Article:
It took me more than a 1 year of running to finally listen to one of the most important advices given by experienced runners in all the books, videos and personal conversations related to running long distances: watch your HR (and/or effort) while running and try to keep it stable/even.
First, I have stumbled upon a Maffetone training method article in Trail Runner magazine, which once again argued, that running slow in training is a good thing and many beginner runners do not run slow enough. I have finally decided to try it this week on short and easy 7k road run and just keep my body in Zone 2 for the whole run. I should say, that it was the best run I have ever done. I was feeling like I could run forever. Even after an hour of running I still felt relaxed, barely sweating and couldn’t hear my breathing.
So, following the revelation on my training run, I have decided to treat my today’s half-marathon at 5 Peaks Kortright centre as a supported long trail run. So, for the first time in my running races I had only one goal for the race: check the hypothesis, that if I’d only care about by effort/HR and keep it as even as possible, the resulting feeling after the race and my ability to run for a long time would be much better than when I do my usual “push as hard as you can until you reach the finish line” routine.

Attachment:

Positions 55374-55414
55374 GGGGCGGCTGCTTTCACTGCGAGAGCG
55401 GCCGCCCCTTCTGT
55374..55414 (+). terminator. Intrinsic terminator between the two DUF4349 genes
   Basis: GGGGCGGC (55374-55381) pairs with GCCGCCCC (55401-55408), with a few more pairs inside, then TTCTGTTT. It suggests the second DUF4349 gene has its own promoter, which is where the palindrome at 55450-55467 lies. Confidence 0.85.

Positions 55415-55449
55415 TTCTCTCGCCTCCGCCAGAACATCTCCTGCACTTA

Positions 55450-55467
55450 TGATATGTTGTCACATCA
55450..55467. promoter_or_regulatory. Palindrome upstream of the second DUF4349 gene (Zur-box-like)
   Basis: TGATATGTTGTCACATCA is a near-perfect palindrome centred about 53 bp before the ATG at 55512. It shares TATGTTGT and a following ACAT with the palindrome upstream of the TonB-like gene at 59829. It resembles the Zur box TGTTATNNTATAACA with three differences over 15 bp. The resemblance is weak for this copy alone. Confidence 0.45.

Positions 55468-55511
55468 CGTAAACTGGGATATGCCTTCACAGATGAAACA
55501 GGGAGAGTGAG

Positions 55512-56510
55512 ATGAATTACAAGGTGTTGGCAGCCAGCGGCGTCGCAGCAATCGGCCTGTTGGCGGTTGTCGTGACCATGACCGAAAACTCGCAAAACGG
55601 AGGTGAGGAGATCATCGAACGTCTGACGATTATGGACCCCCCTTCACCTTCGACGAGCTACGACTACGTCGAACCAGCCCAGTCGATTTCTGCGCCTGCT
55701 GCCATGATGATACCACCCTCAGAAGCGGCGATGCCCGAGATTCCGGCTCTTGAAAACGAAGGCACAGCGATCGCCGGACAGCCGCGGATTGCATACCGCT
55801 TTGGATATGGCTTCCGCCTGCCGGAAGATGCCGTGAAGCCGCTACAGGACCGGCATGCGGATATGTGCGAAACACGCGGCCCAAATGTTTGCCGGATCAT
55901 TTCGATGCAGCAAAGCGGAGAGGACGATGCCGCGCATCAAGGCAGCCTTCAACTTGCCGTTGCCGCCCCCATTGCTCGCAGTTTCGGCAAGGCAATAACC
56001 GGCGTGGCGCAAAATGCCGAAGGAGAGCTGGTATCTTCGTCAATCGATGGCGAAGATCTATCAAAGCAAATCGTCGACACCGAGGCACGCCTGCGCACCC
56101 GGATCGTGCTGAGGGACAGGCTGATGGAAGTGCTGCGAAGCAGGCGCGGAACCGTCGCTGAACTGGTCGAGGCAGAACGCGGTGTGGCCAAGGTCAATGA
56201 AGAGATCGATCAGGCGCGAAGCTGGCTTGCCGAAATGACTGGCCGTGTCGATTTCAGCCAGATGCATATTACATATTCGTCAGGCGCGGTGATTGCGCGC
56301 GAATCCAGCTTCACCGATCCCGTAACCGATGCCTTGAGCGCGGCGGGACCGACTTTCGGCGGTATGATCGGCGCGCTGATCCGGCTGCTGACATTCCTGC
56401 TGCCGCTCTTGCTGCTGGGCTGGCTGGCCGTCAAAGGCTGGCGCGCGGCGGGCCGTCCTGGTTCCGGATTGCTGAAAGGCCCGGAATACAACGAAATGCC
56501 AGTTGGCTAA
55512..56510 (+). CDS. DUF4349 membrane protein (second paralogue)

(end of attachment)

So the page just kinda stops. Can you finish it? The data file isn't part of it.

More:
And, as decided, for the whole 3 laps the only thing I did was to watch my heart rate and make sure it never got out of a pretty narrow window (145-165 bmp) for any noticeable period of time. It was very easy on the flats, on downhills I needed to force myself to breathe evenly and on uphills I either power-walked or ran slowly focusing on limiting the spike in my HR caused by the hill.
Long story short, on average I ran slower than usual (8:00 min/km VS my usual 7:30 min/km) but, damn! I felt relaxed and easy for the whole 3 hours of running! I usually start melting down at ~1:30 and then just keep pushing myself until I reach the finish line completely exhausted and unable to walk. Today, after three perfect splits (almost never happens on a hilly trail race), I strolled through the finish line and felt like I could just go and run the course a few more times.
Lesson learned: I’m going to watch my HR very closely on my slow training runs (always keeping it at or below the maximum aerobic HR) and in my upcoming Run For The Toad 50K (my first!) I will try to make HR one of the main factors determining my pace.